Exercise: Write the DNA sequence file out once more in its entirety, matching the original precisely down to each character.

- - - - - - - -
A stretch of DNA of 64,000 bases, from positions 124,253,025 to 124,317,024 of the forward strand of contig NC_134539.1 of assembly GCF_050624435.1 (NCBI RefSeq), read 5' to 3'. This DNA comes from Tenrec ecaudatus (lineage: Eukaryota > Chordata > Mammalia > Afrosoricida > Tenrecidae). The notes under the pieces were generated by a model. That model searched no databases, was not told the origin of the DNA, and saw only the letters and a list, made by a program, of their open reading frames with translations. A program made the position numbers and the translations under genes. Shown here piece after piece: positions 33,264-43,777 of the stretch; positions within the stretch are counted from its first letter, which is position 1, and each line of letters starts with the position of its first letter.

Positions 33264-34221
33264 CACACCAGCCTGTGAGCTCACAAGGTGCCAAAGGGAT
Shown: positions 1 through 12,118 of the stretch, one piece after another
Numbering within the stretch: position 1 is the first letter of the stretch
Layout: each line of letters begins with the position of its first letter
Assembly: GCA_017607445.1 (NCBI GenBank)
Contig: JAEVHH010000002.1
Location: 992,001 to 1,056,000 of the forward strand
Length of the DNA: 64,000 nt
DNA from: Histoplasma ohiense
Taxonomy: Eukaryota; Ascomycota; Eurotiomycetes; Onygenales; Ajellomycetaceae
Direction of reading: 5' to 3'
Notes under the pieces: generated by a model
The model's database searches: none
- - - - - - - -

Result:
A stretch of DNA of 64,000 bases, from positions 124,253,025 to 124,317,024 of the forward strand of contig NC_134539.1 of assembly GCF_050624435.1 (NCBI RefSeq), read 5' to 3'. This DNA comes from Tenrec ecaudatus (lineage: Eukaryota > Chordata > Mammalia > Afrosoricida > Tenrecidae). The notes under the pieces were generated by a model. That model searched no databases, was not told the origin of the DNA, and saw only the letters and a list, made by a program, of their open reading frames with translations. A program made the position numbers and the translations under genes. Shown here piece after piece: positions 33,264-43,777 of the stretch; positions within the stretch are counted from its first letter, which is position 1, and each line of letters starts with the position of its first letter.

Positions 33264-34221
33264 CACACCAGCCTGTGAGCTCACAAGGTGCCAAAGGGAT
Shown: positions 1 through 12,118 of the stretch, one piece after another
Numbering within the stretch: position 1 is the first letter of the stretch
Layout: each line of letters begins with the position of its first letter
Assembly: GCA_017607445.1 (NCBI GenBank)
Contig: JAEVHH010000002.1
Location: 992,001 to 1,056,000 of the forward strand
Length of the DNA: 64,000 nt
DNA from: Histoplasma ohiense
Taxonomy: Eukaryota; Ascomycota; Eurotiomycetes; Onygenales; Ajellomycetaceae
Direction of reading: 5' to 3'
Notes under the pieces: generated by a model
The model's database searches: none